John Davenant (1572-1641)
Bishop of Salisbury
- Born: 20 May 1572 London
- 1587: educated at Queen's College, Cambridge
- 1597: ordained
- 1609: made Lady Margaret Professor of Divinity
- 1614: elected President of Queens' College then Rector of Leyke (Leak) in Nottinghamshire and then for a few months Vicar of Hockington (Oakington), Cambridgeshire
- 1618: chosed by James I with three other theologians to present the Church of England and assist in the work of the Calvinistic Synod of Dort in Holland
- 1621: became Bishop of Salisbury and wrote various books including: Commentary on Colossians; A Treatise on Justification; Animadversions upon a Treatise entitled: ‘God’s Love to Mankind; An Exhortation to Brotherly Love; A Dissertation on the Death of Christ
- Died 20 April 1641
Short Biography by Brian Felce
Like most of the theologians of his time, John Davenant had strong Calvinistic leanings and loved
the doctrines of grace. In him sound learning and piety were united to a degree rarely excelled: he
refused to ride on the Lord’s Day even when commanded to preach at Court.
Members of the Reformed Churches on the Continent held Davenant in high respect. Even the
Roman Catholic theologian, Bellarmine, kept a portrait of Davenant in his study at Rome, because
he regarded him so highly.
Davenant was born on 20th May, 1572, in London, and admitted to Queens’ College, Cambridge, in
July 1587. His career at Cambridge was a distinguished one. He was ordained about 1597, gained
his B.D. in 1601 and became Lady Margaret Professor of Divinity in 1609. He was elected
President of Queens’ College in 1614. He was Rector of Leyke (Leake) in Nottinghamshire and
then for a few months Vicar of Hockington (Oakington), Cambridgeshire.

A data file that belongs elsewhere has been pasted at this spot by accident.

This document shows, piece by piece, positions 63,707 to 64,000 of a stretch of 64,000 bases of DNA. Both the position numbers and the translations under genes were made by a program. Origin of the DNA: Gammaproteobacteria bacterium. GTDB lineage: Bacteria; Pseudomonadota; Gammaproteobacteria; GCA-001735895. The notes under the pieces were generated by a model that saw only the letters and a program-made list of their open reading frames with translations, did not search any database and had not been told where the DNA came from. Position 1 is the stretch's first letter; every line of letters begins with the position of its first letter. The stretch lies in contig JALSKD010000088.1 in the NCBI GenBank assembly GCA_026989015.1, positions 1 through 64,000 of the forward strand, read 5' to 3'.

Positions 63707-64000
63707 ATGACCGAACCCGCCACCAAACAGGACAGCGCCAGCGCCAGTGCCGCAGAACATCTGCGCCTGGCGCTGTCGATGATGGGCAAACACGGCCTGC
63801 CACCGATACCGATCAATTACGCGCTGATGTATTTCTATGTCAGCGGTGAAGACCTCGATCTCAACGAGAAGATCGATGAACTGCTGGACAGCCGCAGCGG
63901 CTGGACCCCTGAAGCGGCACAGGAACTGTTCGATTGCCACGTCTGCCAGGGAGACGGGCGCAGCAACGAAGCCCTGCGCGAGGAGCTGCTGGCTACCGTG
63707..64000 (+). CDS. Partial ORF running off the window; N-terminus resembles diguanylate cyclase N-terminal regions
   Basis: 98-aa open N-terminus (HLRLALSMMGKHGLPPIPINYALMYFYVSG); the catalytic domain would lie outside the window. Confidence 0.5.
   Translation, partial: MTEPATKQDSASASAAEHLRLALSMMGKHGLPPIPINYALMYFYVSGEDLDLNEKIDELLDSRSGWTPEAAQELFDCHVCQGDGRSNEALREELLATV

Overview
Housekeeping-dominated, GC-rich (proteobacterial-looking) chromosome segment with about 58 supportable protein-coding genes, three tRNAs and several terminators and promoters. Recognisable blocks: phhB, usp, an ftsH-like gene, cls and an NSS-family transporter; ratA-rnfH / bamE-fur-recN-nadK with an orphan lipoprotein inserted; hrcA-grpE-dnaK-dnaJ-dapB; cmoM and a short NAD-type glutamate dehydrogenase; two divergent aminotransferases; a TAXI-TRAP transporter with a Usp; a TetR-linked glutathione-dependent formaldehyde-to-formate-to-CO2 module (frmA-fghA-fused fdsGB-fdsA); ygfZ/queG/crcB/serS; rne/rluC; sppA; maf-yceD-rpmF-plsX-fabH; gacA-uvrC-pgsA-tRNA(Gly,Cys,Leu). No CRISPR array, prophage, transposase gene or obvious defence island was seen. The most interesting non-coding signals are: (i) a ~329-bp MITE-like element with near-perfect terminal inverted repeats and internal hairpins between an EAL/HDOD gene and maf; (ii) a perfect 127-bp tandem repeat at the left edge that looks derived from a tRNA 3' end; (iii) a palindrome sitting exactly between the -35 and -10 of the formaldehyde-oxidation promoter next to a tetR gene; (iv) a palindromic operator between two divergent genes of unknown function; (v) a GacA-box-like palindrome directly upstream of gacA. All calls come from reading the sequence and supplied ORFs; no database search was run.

Synod of Dort
In 1618 Davenant was elected by James I with three other theologians to represent the Church of
England and assist in the work of the Calvinistic Synod of Dort in Holland. He took a leading part
in the deliberations, and the most conspicuous part among the Anglican delegation. For nearly
seven months in 1618 and 1619 the Dutch Protestant theologians assembled at Dort. Deputies from
England and Scotland, Germany and Switzerland were invited to assist.
Arminius, pastor of the great church of Amsterdam and then Professor of Leyden University, had
adopted another system of theology to that prevailing in the Reformed Churches on the continent
and in our own Reformed Church of England. Arminius believed that God from all eternity
determined to bestow Salvation on those whom He foresaw would persevere to the end their faith in
Jesus Christ, and that Jesus Christ by His death and sufferings made an atonement for the sins of all
mankind in general, and of every individual in particular.
Although Arminius died in 1609, the controversy became sharper between his followers, who were
more extreme than Arminius, and the Calvinist, so that the Synod was called to discuss and
pronounce upon the theological differences. The Synod pronounced on the five main disputed
points, namely, predestination and election, the limited extent of the atonement, the broken power
of man’s freewill, the irresistible nature of grace and the final perseverance of the saints, Davenant
wrote to Bishop Hall:
"I know that no man can embrace Arminianism in the doctrines of predestination and grace, but he
must desert the Articles agreed upon by the Church of England; nor in the point of perseverance, but
he must vary from the received opinions of the best approved doctors in the English Church" (p. 18,